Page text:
explicitly refer to their theoretical construct as a "world.")
CRW is a degenerate neighborhood of Black-Scholes World in which
risk-neutrality rules. What Cox and Ross recommend (and what Black and
Scholes allude to in an unpublished early draft of their famous article)
is that when you have a messy option it usually pays to visit CRW to find
its value.

It is not an exaggeration to attribute much of the
revolution in derivatives and financial engineering to the widespread
adoption of Cox and Ross's clever trick. An unintended side effect,
however, is that in the nearly thirty years since CRW was discovered it
has become greatly overpopulated with models lacking proper papers.

Two classes of "undocumented" models now call
CRW their home. The first are models that did not meet the requirements to
enter BSW and snuck into CRW instead. Most of them are now upstanding
members of the community and everyone (save the pickiest economists) is
willing to let their illegitimacy slide.

The second class of models is more troubling. These
models, rightly or wrongly, got into CRW and never left. You see, the
standard visa for getting into CRW does not last long; in fact, it expires
the moment that it is granted. The risk-neutral paradise that CRW provides
is only valid for a single point in time. As soon as the second hand on
the clock moves, all bets are off and the model should be whisked back to
a world where people need to be compensated for at least some flavors of
risk.

Those who instinctively believe that all option
investments, including the at-the-money call in my thought experiment,
should earn the risk-free rate of return are trapped in the twilight zone
of CRW. In contrast, a well-indoctrinated inhabitant of CAPM World should
believe that the expected return on the option will reflect the beta that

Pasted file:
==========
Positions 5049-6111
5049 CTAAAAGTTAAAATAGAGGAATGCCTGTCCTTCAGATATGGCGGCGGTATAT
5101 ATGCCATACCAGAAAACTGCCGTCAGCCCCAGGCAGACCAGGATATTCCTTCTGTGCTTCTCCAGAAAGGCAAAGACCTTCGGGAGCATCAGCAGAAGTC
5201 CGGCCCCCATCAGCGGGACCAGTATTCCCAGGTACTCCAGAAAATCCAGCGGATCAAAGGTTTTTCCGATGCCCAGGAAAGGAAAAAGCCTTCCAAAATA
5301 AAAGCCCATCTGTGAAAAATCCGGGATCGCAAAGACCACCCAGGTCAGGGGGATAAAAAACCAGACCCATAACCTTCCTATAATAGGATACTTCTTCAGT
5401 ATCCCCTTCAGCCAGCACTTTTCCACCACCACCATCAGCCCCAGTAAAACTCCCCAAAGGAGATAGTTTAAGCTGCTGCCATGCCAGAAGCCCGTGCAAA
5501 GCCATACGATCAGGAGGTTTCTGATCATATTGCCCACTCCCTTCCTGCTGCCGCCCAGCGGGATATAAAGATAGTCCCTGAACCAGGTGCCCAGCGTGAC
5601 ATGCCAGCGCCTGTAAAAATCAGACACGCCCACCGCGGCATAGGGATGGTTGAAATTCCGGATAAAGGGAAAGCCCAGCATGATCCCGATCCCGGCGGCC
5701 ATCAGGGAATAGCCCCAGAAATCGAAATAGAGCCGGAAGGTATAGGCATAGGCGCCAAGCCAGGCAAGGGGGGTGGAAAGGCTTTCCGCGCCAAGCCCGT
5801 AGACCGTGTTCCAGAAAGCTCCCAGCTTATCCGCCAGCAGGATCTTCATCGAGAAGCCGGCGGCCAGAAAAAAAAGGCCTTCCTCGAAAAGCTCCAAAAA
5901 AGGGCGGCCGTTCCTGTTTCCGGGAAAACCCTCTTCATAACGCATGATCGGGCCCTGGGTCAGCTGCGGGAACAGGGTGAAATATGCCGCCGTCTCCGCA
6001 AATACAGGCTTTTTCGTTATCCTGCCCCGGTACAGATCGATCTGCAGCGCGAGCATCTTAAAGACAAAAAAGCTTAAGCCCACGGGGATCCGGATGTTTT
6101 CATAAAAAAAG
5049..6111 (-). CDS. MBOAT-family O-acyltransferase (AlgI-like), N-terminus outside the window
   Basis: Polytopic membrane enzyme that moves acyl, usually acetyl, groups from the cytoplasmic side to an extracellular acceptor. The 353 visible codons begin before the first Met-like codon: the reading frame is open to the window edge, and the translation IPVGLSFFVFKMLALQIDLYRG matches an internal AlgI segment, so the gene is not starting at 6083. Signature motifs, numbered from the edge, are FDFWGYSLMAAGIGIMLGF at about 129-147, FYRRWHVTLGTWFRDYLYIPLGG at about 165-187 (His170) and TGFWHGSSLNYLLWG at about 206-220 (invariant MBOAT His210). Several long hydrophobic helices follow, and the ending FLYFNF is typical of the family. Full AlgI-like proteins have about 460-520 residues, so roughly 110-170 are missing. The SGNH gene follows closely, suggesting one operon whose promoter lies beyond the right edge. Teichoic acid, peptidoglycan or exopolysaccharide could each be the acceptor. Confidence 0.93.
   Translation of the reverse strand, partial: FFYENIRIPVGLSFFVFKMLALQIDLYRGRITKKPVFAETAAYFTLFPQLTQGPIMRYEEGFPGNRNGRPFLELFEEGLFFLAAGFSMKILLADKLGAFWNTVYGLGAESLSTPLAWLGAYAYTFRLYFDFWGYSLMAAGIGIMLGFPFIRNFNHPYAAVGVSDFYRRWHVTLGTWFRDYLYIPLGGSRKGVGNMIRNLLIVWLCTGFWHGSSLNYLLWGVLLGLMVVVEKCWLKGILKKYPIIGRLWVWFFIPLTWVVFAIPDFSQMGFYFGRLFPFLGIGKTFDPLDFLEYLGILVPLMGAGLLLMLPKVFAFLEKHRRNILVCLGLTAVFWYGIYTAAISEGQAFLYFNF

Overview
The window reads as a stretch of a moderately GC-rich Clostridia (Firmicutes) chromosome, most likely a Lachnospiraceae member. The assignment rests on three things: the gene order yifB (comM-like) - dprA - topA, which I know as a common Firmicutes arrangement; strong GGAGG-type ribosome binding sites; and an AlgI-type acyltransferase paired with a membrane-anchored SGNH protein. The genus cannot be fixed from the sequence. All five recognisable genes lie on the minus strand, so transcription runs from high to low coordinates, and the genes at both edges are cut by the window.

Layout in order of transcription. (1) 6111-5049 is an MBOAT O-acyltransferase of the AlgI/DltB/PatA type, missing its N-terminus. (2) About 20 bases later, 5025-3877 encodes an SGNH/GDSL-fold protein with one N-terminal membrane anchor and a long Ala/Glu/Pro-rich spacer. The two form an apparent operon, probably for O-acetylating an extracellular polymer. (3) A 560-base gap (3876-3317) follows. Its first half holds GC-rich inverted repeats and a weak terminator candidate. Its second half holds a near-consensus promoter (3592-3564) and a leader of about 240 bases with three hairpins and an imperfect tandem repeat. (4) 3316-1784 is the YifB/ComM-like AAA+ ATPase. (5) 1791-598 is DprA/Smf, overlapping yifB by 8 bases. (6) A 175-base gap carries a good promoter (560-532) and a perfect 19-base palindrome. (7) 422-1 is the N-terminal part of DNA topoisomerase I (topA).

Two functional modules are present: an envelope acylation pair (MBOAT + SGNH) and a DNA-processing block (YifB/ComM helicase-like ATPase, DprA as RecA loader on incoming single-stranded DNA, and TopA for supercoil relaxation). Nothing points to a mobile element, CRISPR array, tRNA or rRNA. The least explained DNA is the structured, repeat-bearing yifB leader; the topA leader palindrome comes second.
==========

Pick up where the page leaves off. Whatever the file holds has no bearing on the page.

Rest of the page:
it inherits from its underlying security, creating a positive risk premium
for calls and a negative risk premium for puts. Unlike the beta on the
underlying, which is assumed to remain constant, this implied beta will
vary over time, so calculating the option's expected return over any
noninfinitesimal amount of time is a daunting proposition. The living is
much easier in CRW than in the real world.

And this is where the plot twist comes in. What happens
to the financial world if enough people (and, more importantly, their
models) begin to believe that they reside in CRW? As Madge the Palmolive
lady used to say, "You're soaking in it." And for quite a while,
I might add.

Take the collapse in spreads on risky debt. In a
risk-neutral world, yield spreads are just wide enough to cover the
expected capital losses from adverse credit events. While unquestionably
much of the tightening over the past few years has come from good news on
the credit front, there appears to be more going on--vanishing risk premia.

And then there is the hunt for that elusive alpha that
has launched a thousand hedge funds. Because alpha is notoriously
difficult to pin down (much less capture) in CAPM World and its environs,
much of that hunt has moved to CRW. (You won't find alpha there either,
but don't tell anyone.)

It is natural to wonder whether all of this is just
another recipe for disaster whipped up in the financial engineers'
kitchens. Unfounded assumptions of option replicability (portfolio
insurance in 1987) and market liquidity (LTCM in 1998) turned out to have
a destabilizing effect on financial markets.

Maybe it will be different this time around. After all,
there is nothing inherently unstable about a risk-neutral world, real or
imagined. Where the potential instability arises is when everyone wakes up
to the fantasy simultaneously. Such a sudden arousal could be triggered by
GM, Fannie Mae, or any number of crises that lurk over the horizon.

It all boils down to this: Be careful what you model,
you may end up living there. What's more, you never know when the series
might be cancelled.

Copyright 2005 by Miller Risk Advisors and Financial
Engineering News.